Hopelessness Leaving You Numb?

Reviewed by Dr Sheri Jacobson

Without hope, everything can feel hard, even getting out of bed in the morning.

Why do feelings of hopelessness happen, and what can you do about them?

The different kinds of hopelessness

Sometimes we feel hopeless about who we are. This can be as we are caught up in comparing ourselves to others, or to some ideal we think we should be living up to. Or it can be as we struggle to show ourselves compassion and tend to be a perfectionist, or too self-critical.

Other times, hopelessness hits like a tsunami when the world just seems too much. Our own personal struggles seem to collide with all the craziness in the world. It can feel hard to care enough to continue if we’ve just lost our job, and there is a pointless war nearby we can’t do anything about.

Are feelings of hopelessness a serious problem?

Feelings of hopelessness can be a sign of depression, either that you are falling into it for the first time, or are about to have another episode.

And if our hopelessness is about ourselves, it can lead to dangerously low self-esteem if it goes on too long. Or even things like self-harm.

Research also shows a dangerous correlation between hopelessness, loneliness, and suicidal thinking. In fact hopelessness alongside depression is one of the primary factors leading to suicide.

Hopelessness and acting out

Feelings of hopelessness are also a major player in the moments we do things we end up regretting. For example, a study of risky behaviours amongst adolescents living in poor inner-city areas connected hopelessness to violent and aggressive behaviour, substance abuse, and sexual acting out.

Why do I feel so hopeless?

Some forms of hopelessness are more manageable than others as they have an obvious root. We did a bad presentation at work, or we had a difficult breakup. In such cases it’s pertinent to give yourself some time to recover and feel yourself again.

But it’s that rolling, overwhelming sense of helplessness that is more complicated. The one that seems to come from many factors at once, or just seems to creep up on you, and you aren’t even sure why you suddenly feel like such a loser.

Often these sorts of hopeless episodes come from ways we learned to see ourselves and the world when we were a child.

Perhaps we were criticised, or not allowed to be ourselves. Or we lived through negative or difficult experiences and traumas that taught us we are not worthy. Or to believe that the world is a dangerous, horrible place.

Hopelessness and lack of connection

One of the reasons childhood trauma always leaves us so hopeless is that it affects our ability to connect with others.

So a bad thing happens, which is hard enough, but then we don't have the skillset to source support for it from those around us. So we spiral into hopelessness.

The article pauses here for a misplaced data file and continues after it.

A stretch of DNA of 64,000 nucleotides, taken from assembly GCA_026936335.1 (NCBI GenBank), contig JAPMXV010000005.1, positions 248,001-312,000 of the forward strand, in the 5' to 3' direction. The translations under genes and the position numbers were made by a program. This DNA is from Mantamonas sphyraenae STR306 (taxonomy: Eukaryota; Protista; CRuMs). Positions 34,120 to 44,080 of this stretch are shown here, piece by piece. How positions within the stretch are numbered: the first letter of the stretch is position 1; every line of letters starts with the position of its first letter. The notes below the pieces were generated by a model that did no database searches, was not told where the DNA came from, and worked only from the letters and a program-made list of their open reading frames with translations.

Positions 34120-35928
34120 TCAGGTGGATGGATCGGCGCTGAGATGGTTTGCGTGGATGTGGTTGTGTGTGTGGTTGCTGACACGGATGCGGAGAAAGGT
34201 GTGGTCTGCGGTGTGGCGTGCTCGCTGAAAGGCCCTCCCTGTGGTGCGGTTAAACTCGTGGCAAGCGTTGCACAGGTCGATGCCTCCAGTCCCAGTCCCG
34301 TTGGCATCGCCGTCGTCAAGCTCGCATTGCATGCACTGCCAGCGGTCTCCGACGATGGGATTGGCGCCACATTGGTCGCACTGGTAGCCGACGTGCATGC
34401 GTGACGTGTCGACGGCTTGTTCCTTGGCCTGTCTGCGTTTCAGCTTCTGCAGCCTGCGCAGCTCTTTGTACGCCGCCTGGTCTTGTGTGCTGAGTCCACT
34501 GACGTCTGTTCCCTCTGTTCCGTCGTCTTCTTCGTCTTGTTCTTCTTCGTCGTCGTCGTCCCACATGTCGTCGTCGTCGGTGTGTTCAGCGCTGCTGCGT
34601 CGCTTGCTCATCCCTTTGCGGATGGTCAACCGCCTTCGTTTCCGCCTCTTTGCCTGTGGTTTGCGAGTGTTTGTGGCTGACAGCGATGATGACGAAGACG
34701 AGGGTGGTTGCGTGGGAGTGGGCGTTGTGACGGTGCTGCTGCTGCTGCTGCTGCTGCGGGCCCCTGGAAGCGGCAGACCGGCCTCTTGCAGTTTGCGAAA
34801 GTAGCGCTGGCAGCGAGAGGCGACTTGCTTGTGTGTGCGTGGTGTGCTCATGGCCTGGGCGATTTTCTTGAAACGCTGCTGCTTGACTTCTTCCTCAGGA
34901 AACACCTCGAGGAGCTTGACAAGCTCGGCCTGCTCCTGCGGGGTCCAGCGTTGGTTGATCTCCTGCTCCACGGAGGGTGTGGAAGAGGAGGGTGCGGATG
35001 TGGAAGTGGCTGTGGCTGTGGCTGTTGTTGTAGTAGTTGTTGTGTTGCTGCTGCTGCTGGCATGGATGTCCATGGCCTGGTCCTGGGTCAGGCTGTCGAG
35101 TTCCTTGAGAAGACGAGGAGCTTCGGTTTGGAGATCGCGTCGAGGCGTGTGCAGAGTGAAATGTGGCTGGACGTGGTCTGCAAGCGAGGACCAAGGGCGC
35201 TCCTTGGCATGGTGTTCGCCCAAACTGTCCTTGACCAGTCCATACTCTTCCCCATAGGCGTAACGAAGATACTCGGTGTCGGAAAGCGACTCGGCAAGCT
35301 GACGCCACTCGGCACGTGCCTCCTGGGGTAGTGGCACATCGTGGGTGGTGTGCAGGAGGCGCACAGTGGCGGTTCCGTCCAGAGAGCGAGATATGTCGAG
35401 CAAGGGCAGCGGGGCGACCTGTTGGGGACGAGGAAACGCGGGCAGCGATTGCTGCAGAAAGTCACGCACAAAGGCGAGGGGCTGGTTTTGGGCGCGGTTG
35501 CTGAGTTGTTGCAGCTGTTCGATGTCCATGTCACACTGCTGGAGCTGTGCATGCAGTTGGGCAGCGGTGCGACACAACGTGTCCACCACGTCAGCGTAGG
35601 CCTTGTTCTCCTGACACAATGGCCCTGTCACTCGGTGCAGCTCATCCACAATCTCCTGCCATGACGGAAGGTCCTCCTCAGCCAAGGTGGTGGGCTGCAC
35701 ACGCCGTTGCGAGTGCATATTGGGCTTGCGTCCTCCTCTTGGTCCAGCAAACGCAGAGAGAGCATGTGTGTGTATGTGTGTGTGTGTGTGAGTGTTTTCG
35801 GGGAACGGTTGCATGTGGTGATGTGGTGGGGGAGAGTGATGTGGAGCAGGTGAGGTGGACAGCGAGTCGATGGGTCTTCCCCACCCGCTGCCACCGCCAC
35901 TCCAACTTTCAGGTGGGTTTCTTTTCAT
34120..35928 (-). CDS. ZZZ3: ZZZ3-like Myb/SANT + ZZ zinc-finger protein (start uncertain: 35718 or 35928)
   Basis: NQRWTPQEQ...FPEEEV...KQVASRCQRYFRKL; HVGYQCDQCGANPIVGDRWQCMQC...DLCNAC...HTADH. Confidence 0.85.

An example of this can be if we suffer from borderline personality disorder (BPD). When we feel vulnerable and want support from others, we somehow end up lashing out at others instead. We are left feeling beyond hope or care.

What can help if I am feeling beyond hope?

In such cases it’s worth taking some cues from different types of talk therapy.

What CBT therapy suggests helps hopelessness

Cognitive behavioural therapy (CBT) would see a lot of hopelessness as a cognitive distortion, a thought that seems true that isn't. It would encourage you to challenge your hopeless thinking.

  • Write out your hopeless thought.
  • What is its exact opposite?
  • What proof can you list for both sides of this story, the hopeless thought and the positive opposite?
  • So then what would be a more balanced thought you could now have that is somewhere between the two?

For example, if you feel “I will never again find a partner that amazing now he’s left”. The opposite would be, “I will easily and quickly find a better partner”. Perhaps as proof, he was the smartest man you met, but perhaps you can also see that in the past you met partners quickly and in fact you have met many smart men in your life. So a more balanced thought might be, “My partner was a good guy, but it’s possible I will meet another good person with time.”

ACT therapy and how it approaches hard situations

Acceptance and commitment therapy (ACT) focuses on helping you to accept what you can’t control, recognise what you can change, and commit to taking the action that will lead to a better mood and life. It also integrates mindfulness, which means we accept what is and that life has some suffering involved.

If you look carefully at the situation, can you write out what is actually beyond your control and what might not be? What one small action could you take to help things feel better, and when will you take it?

But the world has gone mad and there is nothing I can do

Let's again take the example of a world at war. Here ACT therapy would point out that human existence involves some suffering. And that we have to accept we can’t single handedly stop the war.

But then you’d be encouraged to look at actions you actually could do that would help you feel better. This could be fundraising for refugees of war, protesting against the war, or something like looking at the ‘war’ in your own personal life, and working to heal rifts and bring more peace to the world.

Time to stop feeling so hopeless and start learning how to recognise just how powerful and resourceful you really are? Book a session now with a talk therapist that suits your budget.

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